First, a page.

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St. Francis acquires orthopedic surgery practice

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In the latest example of doctors and hospitals merging, St. Francis Hospital & Health Centers has acquired a six-doctor orthopedic surgery practice that operates in St. Francis’ Mooresville hospital.

Joint Replacement Surgeons of Indiana fully integrated with St. Francis on Monday, the hospital system announced. The physician group will now be called St. Francis Medical Group-Joint Replacement Surgeons.

The doctors will continue to work out of their offices on the St. Francis-Mooresville campus and on the St. Vincent Indianapolis Hospital campus on West 86th Street.
 
“This integration is a natural extension of our long relationship with St. Francis as partners in the Center for Hip & Knee Surgery at St. Francis Hospital–Mooresville,” said Dr. John B. Meding, one of the doctors at Joint Replacement Surgeons, in a prepared statement.
 
The Center for Hip & Knee Surgery was founded in 1986 by Dr. Merrill A. Ritter at what was then Kendrick Memorial Hospital in Mooresville. St. Francis acquired the Kendrick hospital in 2000. The center performs nearly 2,000 joint replacements each year.

St. Francis, whose parent organization is based in Mishawaka in northern Indiana, operates three hospitals in the Indianapolis area. Last summer, it acquired a 23-doctor cardiology practice that performed most of its procedures at St. Francis Indianapolis campus.

St. Vincent Health has agreed in principle to acquire The Care Group, the largest cardiology practice based in Indianapolis. St. Vincent also agreed late last year to a deal with OrthoIndy, the city’s largest orthopedic surgery practice, to hold a minority stake in OrthoIndy’s hospital at Interstate 465 and West 86th Street.

Other hospital systems have been actively trying to bring physicians closer into their folds.

Community Health Network has either hired or signed integration contracts with more than 250 physicians in a variety of specialties. Those deals have shifted physician reimbursement from being based entirely on volume of procedures to new factors, such as how well physicians communicate with other doctors and how satisfied patients are with their care.

Clarian Health Network has launched two initiatives to bring on more physicians. It launched a joint venture with the Indiana University School of Medicine, the Indiana Clinic, which hopes to employ more than 1,500 physicians by 2011.

Clarian also started a program called Clarian Quality Partners, which aims to sign up physicians to new contracts that base compensation on quality of care and communication with other doctors, in addition to activity levels.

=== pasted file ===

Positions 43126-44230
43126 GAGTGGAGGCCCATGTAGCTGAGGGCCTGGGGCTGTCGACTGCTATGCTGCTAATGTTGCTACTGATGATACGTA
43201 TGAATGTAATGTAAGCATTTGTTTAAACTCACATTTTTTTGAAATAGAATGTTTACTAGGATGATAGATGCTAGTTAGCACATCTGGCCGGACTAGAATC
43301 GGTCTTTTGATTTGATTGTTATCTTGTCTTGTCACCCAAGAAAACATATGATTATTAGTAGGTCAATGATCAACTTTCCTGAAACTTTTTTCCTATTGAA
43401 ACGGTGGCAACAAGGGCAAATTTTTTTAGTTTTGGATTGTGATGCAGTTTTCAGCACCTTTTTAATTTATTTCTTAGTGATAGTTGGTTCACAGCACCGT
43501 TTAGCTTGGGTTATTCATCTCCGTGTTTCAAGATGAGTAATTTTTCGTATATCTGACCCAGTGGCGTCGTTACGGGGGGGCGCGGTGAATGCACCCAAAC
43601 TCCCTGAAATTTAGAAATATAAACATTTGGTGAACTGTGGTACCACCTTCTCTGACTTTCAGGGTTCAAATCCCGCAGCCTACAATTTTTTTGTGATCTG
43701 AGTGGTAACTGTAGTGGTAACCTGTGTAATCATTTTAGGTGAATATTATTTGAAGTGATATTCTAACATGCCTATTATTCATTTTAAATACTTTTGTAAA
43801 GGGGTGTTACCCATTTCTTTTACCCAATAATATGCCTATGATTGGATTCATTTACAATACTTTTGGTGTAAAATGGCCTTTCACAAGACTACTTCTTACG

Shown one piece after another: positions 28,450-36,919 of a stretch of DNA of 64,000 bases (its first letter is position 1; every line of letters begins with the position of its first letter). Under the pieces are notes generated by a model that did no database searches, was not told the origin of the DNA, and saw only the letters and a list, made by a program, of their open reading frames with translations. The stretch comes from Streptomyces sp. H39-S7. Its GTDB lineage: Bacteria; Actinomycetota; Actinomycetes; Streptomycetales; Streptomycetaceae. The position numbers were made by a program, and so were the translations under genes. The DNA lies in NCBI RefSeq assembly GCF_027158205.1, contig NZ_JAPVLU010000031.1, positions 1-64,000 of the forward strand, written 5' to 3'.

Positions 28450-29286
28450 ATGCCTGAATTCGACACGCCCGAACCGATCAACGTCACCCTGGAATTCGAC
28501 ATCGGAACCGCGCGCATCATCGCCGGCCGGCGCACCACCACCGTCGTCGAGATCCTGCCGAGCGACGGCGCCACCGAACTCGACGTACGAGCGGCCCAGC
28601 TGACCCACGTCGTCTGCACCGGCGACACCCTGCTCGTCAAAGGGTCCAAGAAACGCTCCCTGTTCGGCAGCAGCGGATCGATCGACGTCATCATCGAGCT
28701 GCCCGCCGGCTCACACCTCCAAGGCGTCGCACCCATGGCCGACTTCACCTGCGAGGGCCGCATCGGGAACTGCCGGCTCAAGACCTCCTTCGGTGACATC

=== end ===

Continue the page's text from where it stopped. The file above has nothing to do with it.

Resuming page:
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  1. These liberals are out of control. They want to drive our economy into the ground and double and triple our electric bills. Sierra Club, stay out of Indy!

  2. These activist liberal judges have gotten out of control. Thankfully we have a sensible supreme court that overturns their absurd rulings!

  3. Maybe they shouldn't be throwing money at the IRL or whatever they call it now. Probably should save that money for actual operations.

  4. For you central Indiana folks that don't know what a good pizza is, Aurelio's will take care of that. There are some good pizza places in central Indiana but nothing like this!!!

  5. I am troubled with this whole string of comments as I am not sure anyone pointed out that many of the "high paying" positions have been eliminated identified by asterisks as of fiscal year 2012. That indicates to me that the hospitals are making responsible yet difficult decisions and eliminating heavy paying positions. To make this more problematic, we have created a society of "entitlement" where individuals believe they should receive free services at no cost to them. I have yet to get a house repair done at no cost nor have I taken my car that is out of warranty for repair for free repair expecting the government to pay for it even though it is the second largest investment one makes in their life besides purchasing a home. Yet, we continue to hear verbal and aggressive abuse from the consumer who expects free services and have to reward them as a result of HCAHPS surveys which we have no influence over as it is 3rd party required by CMS. Peel the onion and get to the root of the problem...you will find that society has created the problem and our current political landscape and not the people who were fortunate to lead healthcare in the right direction before becoming distorted. As a side note, I had a friend sit in an ED in Canada for nearly two days prior to being evaluated and then finally...3 months later got a CT of the head. You pay for what you get...

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